Pentagon Claims Russia Has Committed War Crimes in Ukraine
As the Russian military has failed to make progress in Ukraine, Russian troops have increased their attacks on civilian targets
Defense Department spokesman John Kirby announced on Monday that the Pentagon had received and reviewed evidence of Russian soldiers committing war crimes in Ukraine in the four weeks following its February 24 invasion of Ukraine. “We … see clear evidence that Russian forces are committing war crimes, and we are helping with the collection of evidence of that,” Kirby said, although he did not specify what actions Russian troops had taken in violation of existing laws of war.
“There’s investigative processes that are going to go on, and we’re going to let that happen,” he added, indicating that a report would be published as soon as the Pentagon had drawn firm conclusions from the evidence it possessed.
As the Russian military has failed to make progress in Ukraine—with some observers even arguing that its presence in the country is on the verge of collapse—Russian troops have increased their attacks on civilian targets, a war crime according to the Geneva Convention. Last week, Russian forces bombed a maternity hospital in Mariupol, killing five civilians. The Russian military falsely claimed that the hospital had been the headquarters of the far-right “Azov Battalion.” Several days later, it struck a theater in the same city that had been used as a shelter for civilians, trapping hundreds underneath rubble for hours.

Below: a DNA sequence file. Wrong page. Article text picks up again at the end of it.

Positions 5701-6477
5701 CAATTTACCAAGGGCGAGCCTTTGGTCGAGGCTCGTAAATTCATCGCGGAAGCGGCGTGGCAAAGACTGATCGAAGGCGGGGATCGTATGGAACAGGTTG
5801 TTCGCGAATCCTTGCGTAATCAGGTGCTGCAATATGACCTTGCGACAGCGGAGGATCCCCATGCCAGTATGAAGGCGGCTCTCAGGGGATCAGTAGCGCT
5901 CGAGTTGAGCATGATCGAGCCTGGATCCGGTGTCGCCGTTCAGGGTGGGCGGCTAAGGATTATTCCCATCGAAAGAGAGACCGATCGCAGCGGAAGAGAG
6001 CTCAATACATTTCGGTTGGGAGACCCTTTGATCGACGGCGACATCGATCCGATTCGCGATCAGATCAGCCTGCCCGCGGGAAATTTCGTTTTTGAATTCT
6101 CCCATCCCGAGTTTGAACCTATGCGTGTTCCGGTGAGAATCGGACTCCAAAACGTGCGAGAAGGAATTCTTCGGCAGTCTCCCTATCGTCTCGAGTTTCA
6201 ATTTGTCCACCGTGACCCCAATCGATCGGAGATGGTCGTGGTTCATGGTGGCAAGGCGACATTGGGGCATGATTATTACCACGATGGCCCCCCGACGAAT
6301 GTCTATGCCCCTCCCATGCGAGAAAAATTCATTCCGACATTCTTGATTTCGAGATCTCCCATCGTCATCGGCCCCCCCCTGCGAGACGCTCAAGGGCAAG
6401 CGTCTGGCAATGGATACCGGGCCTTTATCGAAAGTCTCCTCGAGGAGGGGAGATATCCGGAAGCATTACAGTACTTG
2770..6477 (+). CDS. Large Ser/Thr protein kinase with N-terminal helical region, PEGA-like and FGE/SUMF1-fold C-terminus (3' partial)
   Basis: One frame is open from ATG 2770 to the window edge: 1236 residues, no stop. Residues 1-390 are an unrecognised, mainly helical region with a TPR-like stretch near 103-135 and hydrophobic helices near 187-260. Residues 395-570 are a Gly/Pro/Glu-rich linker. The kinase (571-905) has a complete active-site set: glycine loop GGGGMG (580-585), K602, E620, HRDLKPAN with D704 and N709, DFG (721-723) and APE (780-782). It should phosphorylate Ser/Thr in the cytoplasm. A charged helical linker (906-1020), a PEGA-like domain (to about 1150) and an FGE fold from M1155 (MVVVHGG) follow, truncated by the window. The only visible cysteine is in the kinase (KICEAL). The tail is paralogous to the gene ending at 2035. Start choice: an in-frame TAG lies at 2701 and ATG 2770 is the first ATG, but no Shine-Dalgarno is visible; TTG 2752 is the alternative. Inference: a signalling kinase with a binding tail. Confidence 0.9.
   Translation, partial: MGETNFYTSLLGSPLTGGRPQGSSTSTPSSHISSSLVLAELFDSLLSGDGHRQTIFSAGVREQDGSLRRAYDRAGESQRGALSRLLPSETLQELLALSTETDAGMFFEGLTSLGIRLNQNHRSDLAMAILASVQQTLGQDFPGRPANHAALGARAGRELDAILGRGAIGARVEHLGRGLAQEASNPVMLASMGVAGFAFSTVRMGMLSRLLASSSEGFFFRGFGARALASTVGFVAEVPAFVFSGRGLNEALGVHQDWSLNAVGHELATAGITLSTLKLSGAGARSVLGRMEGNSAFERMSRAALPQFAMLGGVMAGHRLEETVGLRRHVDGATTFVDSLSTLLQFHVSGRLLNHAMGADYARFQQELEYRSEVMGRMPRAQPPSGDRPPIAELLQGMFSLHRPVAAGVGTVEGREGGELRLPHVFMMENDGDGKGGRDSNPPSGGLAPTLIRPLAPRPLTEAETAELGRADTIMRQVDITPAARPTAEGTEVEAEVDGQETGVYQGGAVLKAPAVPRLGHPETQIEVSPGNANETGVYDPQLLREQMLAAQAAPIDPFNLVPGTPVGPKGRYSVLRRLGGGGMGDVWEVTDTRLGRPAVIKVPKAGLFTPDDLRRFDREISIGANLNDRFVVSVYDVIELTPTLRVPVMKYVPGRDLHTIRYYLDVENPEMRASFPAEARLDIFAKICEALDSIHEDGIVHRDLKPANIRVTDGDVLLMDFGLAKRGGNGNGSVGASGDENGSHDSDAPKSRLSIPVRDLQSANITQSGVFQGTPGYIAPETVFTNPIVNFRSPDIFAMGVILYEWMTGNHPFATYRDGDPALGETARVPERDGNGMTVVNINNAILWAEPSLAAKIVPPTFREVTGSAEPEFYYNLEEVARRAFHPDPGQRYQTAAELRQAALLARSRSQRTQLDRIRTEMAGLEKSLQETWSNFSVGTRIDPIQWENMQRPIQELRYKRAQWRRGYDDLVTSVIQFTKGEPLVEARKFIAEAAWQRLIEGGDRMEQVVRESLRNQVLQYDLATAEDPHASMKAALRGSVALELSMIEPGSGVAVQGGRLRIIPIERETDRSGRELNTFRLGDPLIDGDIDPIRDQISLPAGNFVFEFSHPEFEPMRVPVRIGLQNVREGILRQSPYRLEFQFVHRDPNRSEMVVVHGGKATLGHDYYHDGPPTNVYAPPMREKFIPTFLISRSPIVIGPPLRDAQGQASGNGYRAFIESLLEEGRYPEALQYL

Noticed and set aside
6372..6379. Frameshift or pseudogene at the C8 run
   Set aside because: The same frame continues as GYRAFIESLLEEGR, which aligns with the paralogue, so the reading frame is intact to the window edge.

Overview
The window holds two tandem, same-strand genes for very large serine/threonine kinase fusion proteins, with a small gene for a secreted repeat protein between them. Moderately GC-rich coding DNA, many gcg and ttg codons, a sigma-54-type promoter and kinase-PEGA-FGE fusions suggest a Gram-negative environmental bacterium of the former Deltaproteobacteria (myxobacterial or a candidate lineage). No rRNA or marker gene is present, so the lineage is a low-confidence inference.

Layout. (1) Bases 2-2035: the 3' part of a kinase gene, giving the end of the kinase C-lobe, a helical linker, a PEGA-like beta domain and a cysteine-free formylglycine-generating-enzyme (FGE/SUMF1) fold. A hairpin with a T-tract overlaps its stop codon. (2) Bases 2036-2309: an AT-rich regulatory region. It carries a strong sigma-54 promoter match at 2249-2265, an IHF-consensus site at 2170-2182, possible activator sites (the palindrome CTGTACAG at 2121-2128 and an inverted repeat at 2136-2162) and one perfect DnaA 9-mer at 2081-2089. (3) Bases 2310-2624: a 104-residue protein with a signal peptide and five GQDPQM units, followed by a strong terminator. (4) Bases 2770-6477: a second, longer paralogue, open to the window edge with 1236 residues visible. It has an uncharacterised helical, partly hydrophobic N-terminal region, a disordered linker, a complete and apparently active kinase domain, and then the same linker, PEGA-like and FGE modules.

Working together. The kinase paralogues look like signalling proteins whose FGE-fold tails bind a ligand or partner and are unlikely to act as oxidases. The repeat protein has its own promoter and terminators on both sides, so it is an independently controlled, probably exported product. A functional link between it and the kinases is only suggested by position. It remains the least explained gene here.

While Western news organizations and observers have harshly criticized the Russian government for its role in these actions, the U.S. government has largely refrained from accusing the Kremlin of direct complicity. Secretary of Defense Lloyd Austin said last week that the Pentagon had seen attacks that “appear to be focused directly on civilians” and claimed that U.S. observers were “shocked by the brutality we continue to witness,” but he stopped short of describing the incident in question as a war crime and did not blame Russian authorities for the incident.
One exception to this rule came last week, when President Joe Biden directly called Russian leader Vladimir Putin a “war criminal.” Biden’s comment led the Kremlin to summon U.S. ambassador to Russia John Sullivan and accuse the United States of putting Russo-American relations “on the verge of rupture.”
The UN has estimated that around one thousand civilians have been killed and roughly 1,500 more have been injured during the ongoing conflict.
Trevor Filseth is a current and foreign affairs writer for the National Interest.